The Benefits of Feedback

Up Close & Personal

By Ioana Bucsa & Crystal Horner

The term ‘feedback’ is used to describe helpful information (sometimes in the form of criticism) about prior actions or behaviours of an individual, communicated to that individual or others who can, in turn, use that information to adjust and improve in some meaningful way.

Feedback occurs daily in a variety of situations. Most common times are when it is in relation to a service or product, but also it can be regarding performance (manager or peer feedback).

Feedback in the workplace or after an interview is vital to the subject’s continuous improvement. And it is not only for the person who receives feedback; it has a big impact on the person who provides feedback as well as it forces that person out of their comfort zone and to be better at having difficult conversations.

Like everything else, there is no such thing as perfect feedback when it comes to the messaging or the delivery, but practice makes everything better. The more feedback you give, the better your messaging becomes. The more receptive you are to feedback, the better it feels each time.

Some managers, however, are reluctant to provide constructive feedback, thinking that it may turn negative or be perceived as harsh criticism by the recipient. It is important to find the right time and place for feedback, use positive language, and always provide specific examples.

6 reasons why feedback is important

# 1) Increases Self Awareness

Feedback helps you to discover your strengths and weaknesses. In an interview this allows you to improve your presentation skills and have more meaningful conversations. Knowing those strengths and weaknesses aids in confidence and improves interview performance. Hiring managers will sense your self awareness, which in turn, translates to your ability to build better relationships, and be a strong contributing member of their team.

#2) Encourages Personal Development

Feedback allows you to harness your strengths and improve upon your weaknesses.  Harnessing strengths means identifying what you love to do and pursuing those activities to your greatest satisfaction. As we focus our efforts on a particular course, it is natural that we will improve in the process.  We embrace practice and appreciate our progress.  Conversely, we might consider perceived weaknesses as opportunities for improvement.  Not all of our strengths lie at the surface.  Sometimes we have to be told we ‘aren’t good enough’ in order to discover them.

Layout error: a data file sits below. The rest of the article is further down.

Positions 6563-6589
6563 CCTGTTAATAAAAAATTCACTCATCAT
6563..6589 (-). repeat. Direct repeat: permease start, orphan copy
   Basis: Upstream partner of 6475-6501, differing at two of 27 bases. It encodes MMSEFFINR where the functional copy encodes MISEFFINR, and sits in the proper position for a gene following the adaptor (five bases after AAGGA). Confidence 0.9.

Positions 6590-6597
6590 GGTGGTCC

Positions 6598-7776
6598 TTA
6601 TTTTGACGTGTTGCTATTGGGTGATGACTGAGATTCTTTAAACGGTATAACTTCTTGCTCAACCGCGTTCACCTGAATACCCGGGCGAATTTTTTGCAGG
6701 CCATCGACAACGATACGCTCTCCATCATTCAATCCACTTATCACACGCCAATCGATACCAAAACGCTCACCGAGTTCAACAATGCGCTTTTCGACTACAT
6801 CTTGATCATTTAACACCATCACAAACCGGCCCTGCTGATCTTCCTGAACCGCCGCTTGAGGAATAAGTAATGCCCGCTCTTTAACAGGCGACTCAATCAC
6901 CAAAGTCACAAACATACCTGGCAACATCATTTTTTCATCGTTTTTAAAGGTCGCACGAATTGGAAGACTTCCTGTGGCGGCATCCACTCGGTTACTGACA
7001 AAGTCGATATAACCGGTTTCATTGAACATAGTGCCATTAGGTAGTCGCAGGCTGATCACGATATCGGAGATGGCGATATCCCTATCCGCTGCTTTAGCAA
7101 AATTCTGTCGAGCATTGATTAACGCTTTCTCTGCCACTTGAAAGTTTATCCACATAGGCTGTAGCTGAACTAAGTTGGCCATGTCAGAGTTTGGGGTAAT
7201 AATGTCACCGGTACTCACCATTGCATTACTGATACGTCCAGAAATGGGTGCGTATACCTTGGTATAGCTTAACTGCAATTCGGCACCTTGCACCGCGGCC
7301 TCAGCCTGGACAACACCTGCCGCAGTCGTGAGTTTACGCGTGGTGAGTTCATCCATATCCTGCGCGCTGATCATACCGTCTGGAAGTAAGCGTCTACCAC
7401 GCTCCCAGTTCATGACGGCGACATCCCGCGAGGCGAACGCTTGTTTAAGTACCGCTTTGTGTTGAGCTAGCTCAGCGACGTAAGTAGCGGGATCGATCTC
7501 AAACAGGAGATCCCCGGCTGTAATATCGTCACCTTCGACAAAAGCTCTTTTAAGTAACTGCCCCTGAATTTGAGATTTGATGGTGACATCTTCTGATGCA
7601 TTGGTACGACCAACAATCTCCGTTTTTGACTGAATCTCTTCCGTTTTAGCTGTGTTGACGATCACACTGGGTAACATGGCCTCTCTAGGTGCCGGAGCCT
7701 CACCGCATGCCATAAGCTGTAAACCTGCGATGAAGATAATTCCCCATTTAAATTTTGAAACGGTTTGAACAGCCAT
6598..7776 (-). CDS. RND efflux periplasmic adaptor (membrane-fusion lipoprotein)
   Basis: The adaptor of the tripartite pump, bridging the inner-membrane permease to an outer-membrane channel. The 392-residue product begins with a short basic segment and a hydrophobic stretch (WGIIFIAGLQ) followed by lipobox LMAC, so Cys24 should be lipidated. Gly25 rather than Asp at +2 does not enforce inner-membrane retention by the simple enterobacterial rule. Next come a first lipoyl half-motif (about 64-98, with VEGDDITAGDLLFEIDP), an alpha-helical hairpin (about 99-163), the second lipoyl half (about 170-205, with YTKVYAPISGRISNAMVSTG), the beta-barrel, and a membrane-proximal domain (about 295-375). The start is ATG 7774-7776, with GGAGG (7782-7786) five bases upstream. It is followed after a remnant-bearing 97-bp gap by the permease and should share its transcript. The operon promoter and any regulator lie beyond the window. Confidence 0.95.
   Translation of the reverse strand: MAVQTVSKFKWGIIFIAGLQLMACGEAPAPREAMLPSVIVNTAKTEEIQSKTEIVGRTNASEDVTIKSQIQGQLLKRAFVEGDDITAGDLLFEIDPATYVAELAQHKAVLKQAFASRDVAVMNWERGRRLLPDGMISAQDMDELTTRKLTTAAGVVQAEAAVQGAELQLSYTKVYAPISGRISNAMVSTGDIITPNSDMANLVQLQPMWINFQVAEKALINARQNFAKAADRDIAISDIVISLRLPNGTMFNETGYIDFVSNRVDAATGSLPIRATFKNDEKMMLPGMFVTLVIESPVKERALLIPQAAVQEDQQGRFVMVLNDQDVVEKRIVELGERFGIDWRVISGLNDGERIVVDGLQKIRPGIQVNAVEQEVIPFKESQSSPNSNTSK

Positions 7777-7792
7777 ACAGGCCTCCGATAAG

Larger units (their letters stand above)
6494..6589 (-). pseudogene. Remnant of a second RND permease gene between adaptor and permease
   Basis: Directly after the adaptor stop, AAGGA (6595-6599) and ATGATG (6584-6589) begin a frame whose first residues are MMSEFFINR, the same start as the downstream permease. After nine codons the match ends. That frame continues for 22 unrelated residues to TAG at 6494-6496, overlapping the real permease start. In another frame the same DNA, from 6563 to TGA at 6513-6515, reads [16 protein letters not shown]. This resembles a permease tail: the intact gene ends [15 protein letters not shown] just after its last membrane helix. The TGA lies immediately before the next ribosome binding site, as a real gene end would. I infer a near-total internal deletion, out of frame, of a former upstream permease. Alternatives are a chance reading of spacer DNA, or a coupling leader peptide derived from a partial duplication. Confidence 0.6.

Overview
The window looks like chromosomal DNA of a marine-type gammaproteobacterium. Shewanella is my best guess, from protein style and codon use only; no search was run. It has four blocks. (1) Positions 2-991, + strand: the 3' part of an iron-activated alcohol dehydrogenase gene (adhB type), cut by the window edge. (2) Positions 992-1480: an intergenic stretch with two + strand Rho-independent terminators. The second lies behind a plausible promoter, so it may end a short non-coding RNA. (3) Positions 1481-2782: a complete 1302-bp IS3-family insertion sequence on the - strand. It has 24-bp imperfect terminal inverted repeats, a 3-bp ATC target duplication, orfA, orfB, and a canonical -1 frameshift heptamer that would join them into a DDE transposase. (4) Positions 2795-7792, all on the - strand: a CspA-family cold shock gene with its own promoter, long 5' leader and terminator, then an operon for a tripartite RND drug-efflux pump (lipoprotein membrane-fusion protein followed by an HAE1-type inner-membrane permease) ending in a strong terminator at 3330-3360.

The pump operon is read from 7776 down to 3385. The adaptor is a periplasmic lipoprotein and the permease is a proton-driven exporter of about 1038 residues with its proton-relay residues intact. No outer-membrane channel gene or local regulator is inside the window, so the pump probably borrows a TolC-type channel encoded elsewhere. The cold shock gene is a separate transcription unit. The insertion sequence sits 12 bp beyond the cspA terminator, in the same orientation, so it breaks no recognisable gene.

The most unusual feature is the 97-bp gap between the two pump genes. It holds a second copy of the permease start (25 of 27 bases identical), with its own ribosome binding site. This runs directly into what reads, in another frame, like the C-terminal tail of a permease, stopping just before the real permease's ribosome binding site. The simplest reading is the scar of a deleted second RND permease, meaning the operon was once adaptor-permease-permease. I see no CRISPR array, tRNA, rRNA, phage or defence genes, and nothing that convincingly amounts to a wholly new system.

#3) Gets people talking and motivates

Giving feedback is a skill.  Key is to always prioritize the “why” of the feedback. We need to understand why we are receiving this feedback or why we are giving it. Giving or receiving criticism can make for one of the toughest conversations to have on either side. Make that conversation count, take in all the feedback both positive and negative, book a follow up meeting to talk about it if you need more time, and remember to listen with intent. 

#4) Feedback is always there

Feedback needs to be a regular feature. It can be formal or informal, simple, or complex. The more frequent the feedback is, the less of a surprise it becomes. Investing time in asking and learning about how others experience working with you – ‘What do you like about the way I work and what don’t you like?’ It is tough to listen to others’ sometimes seemingly ill-founded opinions about our behaviour, but it can be the best way to grow as people.

#5) Improves Performance

Feedback can change someone’s focus and their results, and therefore lead to improved performance. It can provide clear goals and milestones and enable employees to evaluate their own performance. It allows employees to recognize their strengths and work on their weakest points. All this applies to any job seeker: the more they learn about their own performance, the better they do. 

#6) Engagement

All employees crave feedback; there is a study by Officevibe that shows that 4 in 10 employees become disengaged when they do not receive feedback. As a manager, providing feedback can create opportunities to connect with employees on a regular basis and allow understanding of what keeps them engaged and connected to the company’s culture. 

As recruiters, we are in constant contact with job seekers, candidates, and clients. There are opportunities daily to offer or receive feedback, be it after an interview, on a job application, on the job, or after a term position has ended. We encourage clients to provide their feedback as much as we seek feedback about employers from candidates.  Engaged and happy employees are a great tool to promote a great organization. We also know that candidates who openly accept feedback are highly desired by industry’s most successful organizations. 

Remember, feedback can be uncomfortable. It may be hard to give and even worse to receive.  As part of our corporate culture at Recruitment Partners Inc., built on a system of core values, we consider feedback as a gift The purpose of feedback is to help another improve, so consider that in how you deliver those critical few words in your next feedback session.